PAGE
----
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Bulk batches of cure/brines

post #1 of 13
Thread Starter 
I'm hoping I'm posting this in the correct place.

I've been curing and smoking for some time now tending toward using cuts rather than going for sausages etc due to the food hygiene issues that seem to be inherent. I think I do great pastrami and bacon/pancetta but things are changing a little in my business.

Up to now I've been a professional cook in the UK specialising in hand made rare breed sausage rolls, pork pies, pies and pasties and have had some success. My wife and I have decided off of the back of this along with my love of curing and smoking pastimes to look into opening a deli. I've always been of a mind that a 'proper' deli makes a decent proportion of the products it sells otherwise you're just a cafe or retailer. Up to now we've worked hard to gain our artisan reputation and are loathed to walk away from it.

Anyway..... Before I digress too far.... (Too late)....

Running the deli is going to be a massive undertaking for us and I'm looking for ways of doing the production side of things along side everything else and am wondering if anyone has ever mass produced their brines for curing purposes and if there are any issues that could arise due to storage for a period of time 1 month plus.

In my mind, in making a brine, something that is designed to reduce bacterial activity and reduce spoiling therefore this should be the case wishing the ingredients (herbs, garlic etc) within suspension. However, I'm a little worries about the chemistry of curing salt offer a period of time.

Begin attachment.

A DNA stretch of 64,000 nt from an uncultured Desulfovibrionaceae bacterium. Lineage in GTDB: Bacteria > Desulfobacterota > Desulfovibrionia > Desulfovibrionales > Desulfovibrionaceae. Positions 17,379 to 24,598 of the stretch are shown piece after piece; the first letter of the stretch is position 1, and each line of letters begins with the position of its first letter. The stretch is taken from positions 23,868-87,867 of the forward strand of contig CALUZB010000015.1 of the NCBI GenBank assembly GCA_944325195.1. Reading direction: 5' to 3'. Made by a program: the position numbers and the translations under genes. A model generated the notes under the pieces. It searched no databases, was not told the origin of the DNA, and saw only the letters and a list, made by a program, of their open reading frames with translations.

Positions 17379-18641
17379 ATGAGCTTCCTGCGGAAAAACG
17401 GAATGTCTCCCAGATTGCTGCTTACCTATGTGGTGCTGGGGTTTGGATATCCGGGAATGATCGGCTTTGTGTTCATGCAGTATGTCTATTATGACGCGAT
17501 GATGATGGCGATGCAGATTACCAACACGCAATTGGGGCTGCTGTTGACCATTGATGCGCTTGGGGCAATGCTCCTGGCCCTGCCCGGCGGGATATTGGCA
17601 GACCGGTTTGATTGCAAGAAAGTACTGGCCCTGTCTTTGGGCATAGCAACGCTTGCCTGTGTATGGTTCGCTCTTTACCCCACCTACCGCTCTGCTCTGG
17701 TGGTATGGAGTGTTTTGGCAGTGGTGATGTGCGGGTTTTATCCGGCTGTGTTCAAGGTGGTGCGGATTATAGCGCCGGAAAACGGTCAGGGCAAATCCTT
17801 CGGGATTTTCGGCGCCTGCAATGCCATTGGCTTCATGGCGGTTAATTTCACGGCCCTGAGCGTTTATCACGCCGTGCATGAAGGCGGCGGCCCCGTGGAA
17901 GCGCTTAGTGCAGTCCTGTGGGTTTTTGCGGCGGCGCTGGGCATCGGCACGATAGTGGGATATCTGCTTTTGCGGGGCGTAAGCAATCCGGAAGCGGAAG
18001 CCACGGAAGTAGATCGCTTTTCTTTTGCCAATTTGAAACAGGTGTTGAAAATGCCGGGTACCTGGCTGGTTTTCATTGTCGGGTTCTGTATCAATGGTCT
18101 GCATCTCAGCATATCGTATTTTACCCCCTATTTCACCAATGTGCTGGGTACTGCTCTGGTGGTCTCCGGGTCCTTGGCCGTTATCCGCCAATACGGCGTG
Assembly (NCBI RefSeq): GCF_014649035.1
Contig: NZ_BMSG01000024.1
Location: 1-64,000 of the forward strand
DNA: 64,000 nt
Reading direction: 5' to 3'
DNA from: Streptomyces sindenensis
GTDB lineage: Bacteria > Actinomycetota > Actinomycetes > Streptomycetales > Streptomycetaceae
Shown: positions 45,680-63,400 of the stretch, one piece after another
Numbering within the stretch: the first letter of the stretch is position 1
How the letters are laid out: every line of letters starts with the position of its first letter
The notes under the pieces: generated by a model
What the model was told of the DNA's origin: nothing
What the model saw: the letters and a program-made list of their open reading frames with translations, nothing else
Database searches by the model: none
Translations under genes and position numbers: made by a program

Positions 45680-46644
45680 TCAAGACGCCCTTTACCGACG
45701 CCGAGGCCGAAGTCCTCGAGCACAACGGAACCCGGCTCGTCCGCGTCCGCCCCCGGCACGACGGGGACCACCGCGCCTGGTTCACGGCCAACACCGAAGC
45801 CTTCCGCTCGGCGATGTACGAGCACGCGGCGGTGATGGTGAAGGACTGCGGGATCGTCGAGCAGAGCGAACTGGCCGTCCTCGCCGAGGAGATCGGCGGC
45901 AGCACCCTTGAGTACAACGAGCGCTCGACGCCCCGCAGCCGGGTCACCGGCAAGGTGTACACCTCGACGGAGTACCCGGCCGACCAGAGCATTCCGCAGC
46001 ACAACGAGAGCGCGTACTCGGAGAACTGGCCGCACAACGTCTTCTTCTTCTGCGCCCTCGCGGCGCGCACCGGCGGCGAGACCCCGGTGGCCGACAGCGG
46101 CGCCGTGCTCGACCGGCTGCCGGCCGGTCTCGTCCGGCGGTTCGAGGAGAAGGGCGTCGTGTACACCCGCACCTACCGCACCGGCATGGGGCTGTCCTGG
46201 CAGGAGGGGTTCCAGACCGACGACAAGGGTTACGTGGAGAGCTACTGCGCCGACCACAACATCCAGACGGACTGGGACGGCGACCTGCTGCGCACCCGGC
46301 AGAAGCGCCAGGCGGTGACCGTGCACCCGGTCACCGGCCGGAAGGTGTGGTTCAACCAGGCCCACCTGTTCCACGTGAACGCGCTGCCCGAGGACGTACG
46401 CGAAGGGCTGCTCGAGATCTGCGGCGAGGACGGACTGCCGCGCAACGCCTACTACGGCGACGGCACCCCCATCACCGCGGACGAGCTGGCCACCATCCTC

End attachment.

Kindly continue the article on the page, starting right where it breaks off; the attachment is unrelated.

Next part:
I know I could buy cure pack that could be added to water etc but this doesn't sit well with me..... I want to use my recepies to crate something unique to my deli.

I hope I'm not being too cheeky asking this question here but if anyone has experience here it's bound to be you guys.

Thanks for your help in advance

post #2 of 13

Good morning and welcome to the forum. Good luck with your new venture. I'm sure someone will be along to share their opinions and thoughts on the curing process




post #3 of 13
Thread Starter 
Thanks Gary
post #4 of 13
Anthony, morning.... Getting all the totes the same size..... add in the same weight of meat to each tote and the same weight of water is a start... using good clean water... and sanitizing the containers..
A batch of corned beef as an example.... maybe the tote holds 40 pounds of beef and you add 15 pounds of water to cover.... those amounts should be continued for every batch.... Then you can make up packets of spices, nitrite, salt and processed white sugar.... All of the old recipes I have read, use processed sugar as others have impurities that can cause "ropy" or "slimy" brine solutions after time... also impurities in the water "can" do the same... rotate or "overhaul" the product, on a schedule, for consistency... maintain a consistent temp. in the curing room, 38-40 deg. F... cure for a consistent time, probably 3-4 weeks...
There are many books, archived in libraries, describing techniques from the past that can be adjusted to modern sanitation etc...

I agree that "SPEED" techniques, used today, provide an inferior product...